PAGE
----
Kinshasa Symphony

Presented by the Gene Siskel Film Center, the Black Harvest festival showcases films and videos by black artists from around the world, with screenings continuing through Thursday, September 2. Following are reviews of selected films screening from Friday, August 13, through Thursday, August 19; for more information and a complete schedule see

Everyday Black Man After being denied a bank loan, a middle-aged grocer and lapsed Christian (Henry Brown) overcomes his misgivings and accepts a new business partner, a young black Muslim (Omari Hardwick) whose confidence and drive make a strong impression. With that premise—and the natural performances of the actors—this contemporary drama set in Oakland is off to a good start, suggesting a number of provocative themes, including how communities grapple with change as older generations recede. But then director-writer Carmen Madden switches gears into urban-thriller territory with a retread of familiar drug war stories, and the film devolves into a lockstep exercise of transforming the hero from a low-key nice guy into vigilante. With Tessa Thompson. 108 min. —Andrea Gronvall  Mon 8/16, 8:15 PM, and Wed 8/18, 6 PM

Kinshasa Symphony In this 2009 documentary, African musicians are rehearsing the last movement of Beethoven’s Ninth Symphony for an upcoming outdoor concert in Kinshasa, capital of Zaire. Some, having lost instruments in past fighting, are seen carving new ones out of wood. Torn violin strings have been replaced with bicycle brake cables; a bus wheel rim serves as a bell in D. Many Zaireans, not having heard Western classical music, have been “astonished” at past concerts. This is a great story worth seeing, despite being poorly told in rambling, indifferent, visually disorganized direction by Claus Wischmann and Martin Baer. In French and Lingala with subtitles. 95 min. —Fred Camper  Sun 8/15, 5:15 PM, and Mon 8/16, 6:15 PM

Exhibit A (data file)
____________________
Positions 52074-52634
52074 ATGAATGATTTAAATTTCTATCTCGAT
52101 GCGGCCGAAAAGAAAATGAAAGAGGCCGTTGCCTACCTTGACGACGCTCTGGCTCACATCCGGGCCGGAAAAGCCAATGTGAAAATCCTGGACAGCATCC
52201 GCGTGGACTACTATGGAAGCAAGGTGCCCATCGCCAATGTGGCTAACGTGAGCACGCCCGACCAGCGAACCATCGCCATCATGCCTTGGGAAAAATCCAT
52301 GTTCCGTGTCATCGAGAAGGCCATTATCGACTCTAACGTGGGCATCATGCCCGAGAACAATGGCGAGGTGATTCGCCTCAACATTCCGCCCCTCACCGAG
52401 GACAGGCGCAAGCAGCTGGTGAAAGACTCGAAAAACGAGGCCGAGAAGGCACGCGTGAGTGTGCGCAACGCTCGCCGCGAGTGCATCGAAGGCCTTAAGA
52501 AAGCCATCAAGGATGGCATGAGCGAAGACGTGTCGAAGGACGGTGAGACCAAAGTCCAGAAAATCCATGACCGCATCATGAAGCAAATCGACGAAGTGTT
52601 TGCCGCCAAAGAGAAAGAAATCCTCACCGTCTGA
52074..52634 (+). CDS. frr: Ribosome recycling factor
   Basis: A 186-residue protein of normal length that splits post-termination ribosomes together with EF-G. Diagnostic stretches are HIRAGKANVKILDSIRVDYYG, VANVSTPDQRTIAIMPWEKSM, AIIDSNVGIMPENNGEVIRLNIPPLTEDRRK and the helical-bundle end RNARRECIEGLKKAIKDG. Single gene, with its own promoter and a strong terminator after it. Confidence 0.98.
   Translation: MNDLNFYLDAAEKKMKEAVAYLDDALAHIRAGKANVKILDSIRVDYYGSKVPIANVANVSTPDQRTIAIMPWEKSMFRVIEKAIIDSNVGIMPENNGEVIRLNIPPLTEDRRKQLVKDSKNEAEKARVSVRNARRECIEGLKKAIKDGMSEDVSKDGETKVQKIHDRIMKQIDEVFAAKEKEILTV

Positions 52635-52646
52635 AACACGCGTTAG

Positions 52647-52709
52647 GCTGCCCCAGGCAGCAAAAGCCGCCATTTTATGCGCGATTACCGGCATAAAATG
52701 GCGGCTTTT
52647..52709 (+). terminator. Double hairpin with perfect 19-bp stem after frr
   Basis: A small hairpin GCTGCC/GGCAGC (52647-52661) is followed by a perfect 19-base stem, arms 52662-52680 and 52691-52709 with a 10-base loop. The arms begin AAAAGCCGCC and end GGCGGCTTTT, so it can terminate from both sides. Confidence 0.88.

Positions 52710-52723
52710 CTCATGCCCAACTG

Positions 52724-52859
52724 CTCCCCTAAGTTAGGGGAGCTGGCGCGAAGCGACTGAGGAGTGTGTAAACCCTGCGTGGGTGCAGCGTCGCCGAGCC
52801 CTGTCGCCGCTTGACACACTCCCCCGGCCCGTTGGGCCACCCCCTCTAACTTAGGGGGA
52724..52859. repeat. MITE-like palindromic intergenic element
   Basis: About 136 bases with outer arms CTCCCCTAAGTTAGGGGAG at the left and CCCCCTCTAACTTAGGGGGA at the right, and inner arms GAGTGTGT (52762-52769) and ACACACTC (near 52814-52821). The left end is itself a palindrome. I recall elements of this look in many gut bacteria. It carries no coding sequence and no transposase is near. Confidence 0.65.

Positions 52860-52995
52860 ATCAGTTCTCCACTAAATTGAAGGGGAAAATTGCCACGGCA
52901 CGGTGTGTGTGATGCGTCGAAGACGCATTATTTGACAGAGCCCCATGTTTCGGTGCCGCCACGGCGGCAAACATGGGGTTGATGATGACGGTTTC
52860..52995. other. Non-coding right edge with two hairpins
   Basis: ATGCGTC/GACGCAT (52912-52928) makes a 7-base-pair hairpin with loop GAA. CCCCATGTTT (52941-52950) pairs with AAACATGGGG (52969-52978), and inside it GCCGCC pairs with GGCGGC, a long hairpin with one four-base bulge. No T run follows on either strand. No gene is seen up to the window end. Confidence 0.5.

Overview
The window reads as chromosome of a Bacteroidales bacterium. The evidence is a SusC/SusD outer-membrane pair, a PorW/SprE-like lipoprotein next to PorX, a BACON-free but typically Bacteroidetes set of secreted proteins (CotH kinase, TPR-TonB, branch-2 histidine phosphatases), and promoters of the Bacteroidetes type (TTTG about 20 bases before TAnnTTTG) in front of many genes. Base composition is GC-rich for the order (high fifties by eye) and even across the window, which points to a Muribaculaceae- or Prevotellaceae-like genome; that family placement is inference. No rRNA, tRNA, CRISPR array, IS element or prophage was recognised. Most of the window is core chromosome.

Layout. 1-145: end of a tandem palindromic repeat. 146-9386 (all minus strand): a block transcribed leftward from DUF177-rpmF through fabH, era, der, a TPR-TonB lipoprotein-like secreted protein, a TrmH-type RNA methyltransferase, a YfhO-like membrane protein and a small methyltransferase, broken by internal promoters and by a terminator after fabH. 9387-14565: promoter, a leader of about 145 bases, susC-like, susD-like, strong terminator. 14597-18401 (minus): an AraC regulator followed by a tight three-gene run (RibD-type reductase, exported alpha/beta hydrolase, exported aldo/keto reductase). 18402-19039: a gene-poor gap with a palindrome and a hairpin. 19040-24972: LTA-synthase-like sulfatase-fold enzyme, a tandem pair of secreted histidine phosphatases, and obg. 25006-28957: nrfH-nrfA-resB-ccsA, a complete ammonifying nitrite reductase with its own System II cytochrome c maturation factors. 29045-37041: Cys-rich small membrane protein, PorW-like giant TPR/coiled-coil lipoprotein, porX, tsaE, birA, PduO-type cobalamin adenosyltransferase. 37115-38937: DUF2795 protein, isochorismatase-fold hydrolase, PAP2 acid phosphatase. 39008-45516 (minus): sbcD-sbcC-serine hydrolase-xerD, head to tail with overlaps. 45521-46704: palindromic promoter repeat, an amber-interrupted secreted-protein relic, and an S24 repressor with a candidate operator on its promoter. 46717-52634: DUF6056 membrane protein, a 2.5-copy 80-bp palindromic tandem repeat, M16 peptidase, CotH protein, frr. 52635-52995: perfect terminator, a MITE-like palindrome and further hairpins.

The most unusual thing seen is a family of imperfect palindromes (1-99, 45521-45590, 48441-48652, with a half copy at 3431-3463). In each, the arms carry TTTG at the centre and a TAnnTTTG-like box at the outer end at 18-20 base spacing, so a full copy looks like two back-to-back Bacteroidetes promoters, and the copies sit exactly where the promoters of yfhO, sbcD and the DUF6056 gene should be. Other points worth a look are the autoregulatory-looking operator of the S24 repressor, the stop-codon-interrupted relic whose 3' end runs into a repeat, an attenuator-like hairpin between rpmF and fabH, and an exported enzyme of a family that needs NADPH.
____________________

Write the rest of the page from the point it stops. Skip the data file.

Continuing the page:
Sharkula: Diarrhea of a Madman Chicago-based rapper Brian Wharton—aka Sharkula, Thigahmahjigee, Thig, and other assorted pseudonyms—is also a graffiti artist, break dancer, and consummate street hustler; his friend Joshua Conro has fashioned a documentary that eschews any pretense of objectivity, and instead celebrates his irrepressible spirit and boundless energy. Conro interviews a number of local and national hip-hop artists and DJs, most of whom revere Wharton for his spontaneous, unscripted rapping style and marathon performances as well as his staunch refusal to promote himself on the Internet. Some of the best parts of Conro’s video show Wharton’s colorful interactions with various people as he hawks his homemade tapes and CDs on the street, which for years has been his primary source of income. 98 min. —Joshua Katzman  Fri 8/13, 8:15 PM